Your job is to listen as I read the story again, and if you hear someone in the story make a mistake, toss your “flag on the field” by throwing your sock into the center of our circle. Be fast! You want to be the first to catch every mistake. If you toss your flag, we’ll stop. And as you go get your flag, you’ll need to explain what you think the mistake was . . . and what a fair penalty (punishment) would be.

Read again Exodus 5:1-47:14-24–slowly. Pause often and look around the circle. How you read aloud will keep kids actively listening. If someone throws a flag, ask that person what the mistake was—and what would be a fair penalty. Let any child throwing a flag offer his or her comments, and then ask those who didn’t throw a flag why they didn’t do so. As kids talk, they’ll make discoveries.

Keep Going

When you’ve finished, gather up the socks and, as a group, discuss:

  • Pharaoh said no to God’s request. Why might that have been a mistake?
  • What’s something God has asked you to do? How do you know? (Lead kids to mention things in the Bible that God has asked them to do, like obeying or being kind.)
  • Why might it be a mistake for you to say no to God?

Say: God wants the best for us—and our country. God wanted the best for Egypt too, but they didn’t do what God wanted them to do. Pharaoh’s big mistake was saying no to God—lots of times. That got Pharaoh and his country in big trouble.

The good news is that God loves us—and our country! We may not be in charge of making sure our whole country obeys God, but we can obey God ourselves. Let’s not make the mistake Pharaoh made. Let’s say yes to God!

Bible in Life Curriculum Trial
Bible in Life curriculum trial


Praising God’s Power

Ask kids to join you in standing in a circle. Say: God is more powerful than anyone, and he shows his power in lots of ways. Let’s take a few minutes to honor God by thanking him for how his power touches our lives. I’ll say a way in which we can see God’s power. Then I’ll pause so you can say a word or two out loud about how you see God’s power.

For instance, I may say, “God, thank you for showing your power in nature. You might say, “Thunderstorms” or “Tall trees.”

Pray: Dear God, you are so powerful! Thank you for your power in nature that we see in . . . Pause at least 15 seconds so kids can say words. Don’t rush; give them time to think and then pray. But do throw in your own words, if needed, to help the kids.

Thank you for showing us your powerful love through our friends. Say the name of a friend who shows you God’s love . . . Pause so children can pray.

Thank you for showing us your powerful forgiveness by forgiving us. If you would like to have God’s forgiveness, say your name out loud . . . Pause so children can do so. Say your name as well.

Thank you for showing us your power through how you’ve made us. Thank you for our talents that help us do special things. And Thank you that I can . . . Pause so children can name something they do.

Please hear our prayers, God. We love you! In Jesus’ name, amen.


Happy small girl holding onto an adults hand outside in spring nature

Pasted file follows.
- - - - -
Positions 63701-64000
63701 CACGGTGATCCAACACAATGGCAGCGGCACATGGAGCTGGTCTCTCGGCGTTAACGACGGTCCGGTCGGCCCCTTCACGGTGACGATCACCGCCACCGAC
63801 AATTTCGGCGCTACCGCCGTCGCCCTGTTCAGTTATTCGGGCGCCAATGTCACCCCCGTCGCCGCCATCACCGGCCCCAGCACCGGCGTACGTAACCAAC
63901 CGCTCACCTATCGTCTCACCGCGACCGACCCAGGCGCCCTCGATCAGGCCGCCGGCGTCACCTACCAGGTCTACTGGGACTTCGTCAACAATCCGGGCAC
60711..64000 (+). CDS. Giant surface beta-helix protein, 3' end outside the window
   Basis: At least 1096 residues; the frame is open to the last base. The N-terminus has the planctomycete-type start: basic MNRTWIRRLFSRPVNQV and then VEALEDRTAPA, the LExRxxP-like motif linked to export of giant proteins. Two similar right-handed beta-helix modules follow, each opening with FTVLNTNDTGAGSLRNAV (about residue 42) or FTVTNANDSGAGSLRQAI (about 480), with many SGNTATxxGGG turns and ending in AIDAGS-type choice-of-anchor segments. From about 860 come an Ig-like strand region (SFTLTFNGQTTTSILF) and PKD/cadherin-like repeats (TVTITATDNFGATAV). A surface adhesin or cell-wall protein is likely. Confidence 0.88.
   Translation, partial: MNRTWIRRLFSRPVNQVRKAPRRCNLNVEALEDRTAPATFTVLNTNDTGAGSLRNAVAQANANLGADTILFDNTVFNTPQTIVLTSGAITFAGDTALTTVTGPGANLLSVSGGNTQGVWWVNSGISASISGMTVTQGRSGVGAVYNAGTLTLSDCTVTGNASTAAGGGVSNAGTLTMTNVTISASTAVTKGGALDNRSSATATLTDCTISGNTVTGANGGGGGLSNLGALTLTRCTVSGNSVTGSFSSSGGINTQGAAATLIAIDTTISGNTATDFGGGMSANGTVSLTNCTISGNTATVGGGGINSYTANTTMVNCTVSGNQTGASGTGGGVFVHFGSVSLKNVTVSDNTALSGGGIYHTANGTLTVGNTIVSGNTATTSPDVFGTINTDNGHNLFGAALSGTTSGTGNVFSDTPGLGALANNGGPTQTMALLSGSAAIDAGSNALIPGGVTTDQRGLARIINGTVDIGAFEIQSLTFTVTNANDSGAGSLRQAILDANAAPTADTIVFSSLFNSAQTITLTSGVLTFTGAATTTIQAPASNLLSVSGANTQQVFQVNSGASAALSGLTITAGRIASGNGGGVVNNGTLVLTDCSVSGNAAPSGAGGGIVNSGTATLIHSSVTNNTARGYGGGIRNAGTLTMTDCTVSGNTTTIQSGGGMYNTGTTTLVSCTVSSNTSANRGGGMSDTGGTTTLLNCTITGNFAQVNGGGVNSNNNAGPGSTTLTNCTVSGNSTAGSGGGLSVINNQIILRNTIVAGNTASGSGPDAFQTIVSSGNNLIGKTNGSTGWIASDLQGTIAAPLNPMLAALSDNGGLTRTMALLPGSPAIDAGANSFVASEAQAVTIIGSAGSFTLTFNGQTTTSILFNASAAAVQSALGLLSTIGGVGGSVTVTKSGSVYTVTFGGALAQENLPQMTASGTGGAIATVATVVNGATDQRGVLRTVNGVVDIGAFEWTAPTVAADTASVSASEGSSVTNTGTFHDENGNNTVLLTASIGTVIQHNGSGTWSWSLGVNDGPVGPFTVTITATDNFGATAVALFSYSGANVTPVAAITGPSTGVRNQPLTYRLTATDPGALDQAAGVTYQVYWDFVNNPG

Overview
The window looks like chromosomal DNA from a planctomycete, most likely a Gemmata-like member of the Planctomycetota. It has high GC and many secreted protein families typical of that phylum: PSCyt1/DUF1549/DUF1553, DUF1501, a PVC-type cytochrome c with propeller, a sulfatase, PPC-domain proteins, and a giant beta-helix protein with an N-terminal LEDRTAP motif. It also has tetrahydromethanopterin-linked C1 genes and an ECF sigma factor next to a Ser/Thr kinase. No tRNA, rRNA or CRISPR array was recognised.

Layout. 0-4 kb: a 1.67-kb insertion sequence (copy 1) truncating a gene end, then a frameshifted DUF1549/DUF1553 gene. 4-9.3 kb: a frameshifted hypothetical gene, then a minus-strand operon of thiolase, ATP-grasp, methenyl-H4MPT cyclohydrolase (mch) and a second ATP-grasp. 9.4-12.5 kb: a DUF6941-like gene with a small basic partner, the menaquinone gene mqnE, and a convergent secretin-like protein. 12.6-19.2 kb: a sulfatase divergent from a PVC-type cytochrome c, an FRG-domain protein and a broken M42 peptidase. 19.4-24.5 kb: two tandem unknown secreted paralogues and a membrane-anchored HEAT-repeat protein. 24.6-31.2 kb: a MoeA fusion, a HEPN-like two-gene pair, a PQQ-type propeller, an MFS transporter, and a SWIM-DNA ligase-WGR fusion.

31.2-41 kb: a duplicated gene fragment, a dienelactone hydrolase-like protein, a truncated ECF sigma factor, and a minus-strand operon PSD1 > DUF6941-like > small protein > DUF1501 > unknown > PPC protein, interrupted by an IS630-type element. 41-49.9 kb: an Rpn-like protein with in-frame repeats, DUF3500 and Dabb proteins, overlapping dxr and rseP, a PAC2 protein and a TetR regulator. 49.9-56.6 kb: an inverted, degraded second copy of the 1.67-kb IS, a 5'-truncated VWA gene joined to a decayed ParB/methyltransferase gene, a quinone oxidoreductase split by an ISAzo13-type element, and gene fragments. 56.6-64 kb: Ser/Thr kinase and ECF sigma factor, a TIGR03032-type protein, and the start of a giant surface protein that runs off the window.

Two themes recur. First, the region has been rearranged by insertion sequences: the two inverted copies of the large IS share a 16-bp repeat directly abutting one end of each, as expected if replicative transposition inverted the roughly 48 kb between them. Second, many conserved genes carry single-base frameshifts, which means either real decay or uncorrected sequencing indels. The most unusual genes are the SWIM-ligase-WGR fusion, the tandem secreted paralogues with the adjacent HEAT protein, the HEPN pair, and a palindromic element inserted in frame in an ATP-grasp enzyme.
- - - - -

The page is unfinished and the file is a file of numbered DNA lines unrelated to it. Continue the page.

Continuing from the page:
Image Credit: Halfpoint Images/Moment/Getty Images

Option 1: Flying Golf


  • Plastic lids from food storage containers (1 per child)

Give one plastic lid to each child. Gather kids to one corner of the room. Note: Too few lids for your kids? Put children in pairs and let them tag-team the tossing of lids.

Say: We’re going to play three holes of Flying Golf. The rules: you “tee off” from here and play your lid wherever it lands. Your goal is to get your lid to each “hole” I’ve chosen, in as few tosses as possible. We’ll take turns tossing.

Mentally select three “holes” (targets) and announce the first. But don’t reveal the second hole until all kids have finished with the first. Scratch your chin and pause as if you’re deciding what will work as a second hole. If a child suggests one, thank the child, but don’t use the suggestion. It’s OK if kids feel frustrated as they’re waiting for your decisions. Ideas might include: on the third step of the stairs, in a wastebasket, or in the base of a potted plant. Be creative! It’s not important to keep score.

When you’ve played three holes, collect lids and have kids discuss:

  • Who do you think was more powerful in this game: you—because you were throwing lids, or me—because I was telling you what to do?
  • Why is it a good idea for us to let God be in charge of our lives?

Say: God is more powerful than anyone. We honor him as we let him give us directions. He wants to help us land in a good place!

Option 2: Who’s in Charge?


  • Scarves (or strips of cloth)

This high-energy game is best played in an open, carpeted area or outside. Put kids into pairs, though they’ll be playing against each other. Have kids stand facing each other, with their left feet touching. Use scarves to loosely tie their left legs together just above their ankles. Have kids lift their left feet off the floor.

The goal of the game is for players to move their left feet in such a way as to cause their partners to lose balance. Players can’t push or tug on each other; they have to gain control by swinging or shaking their left legs. This game is about balance—not just raw power. Smaller children can easily win!

When one person has to drop his left foot, it counts as a point for the partner. The pair will then quickly raise their left feet again and keep playing. See how many points can be scored by each player in 21/2 minutes.

When time is up, have partners play one more round—this time for 60 seconds with the goal of not having any left feet touch the floor. It’s a cooperation round!

Untie players and, as a group, discuss:

  • What made this game hard or easy?
  • What can this game teach us about power?

Say: It’s not always the biggest person who’s most powerful. And it’s not the loudest either. God is more powerful than anyone, but God doesn’t bully us. God invites us to be his friends and followers through Jesus. We get to decide. If you haven’t decided to do that, I hope you’ll talk about that with your parents or with me before you leave today. It’s a great decision to make!

Option 3: Inquiring Minds Want to Know

Gather kids in a circle. Ask: When—if ever—would it be OK to say no to someone we’re supposed to obey? Our teachers or our parents maybe?

For more fun lessons like this one check out this post!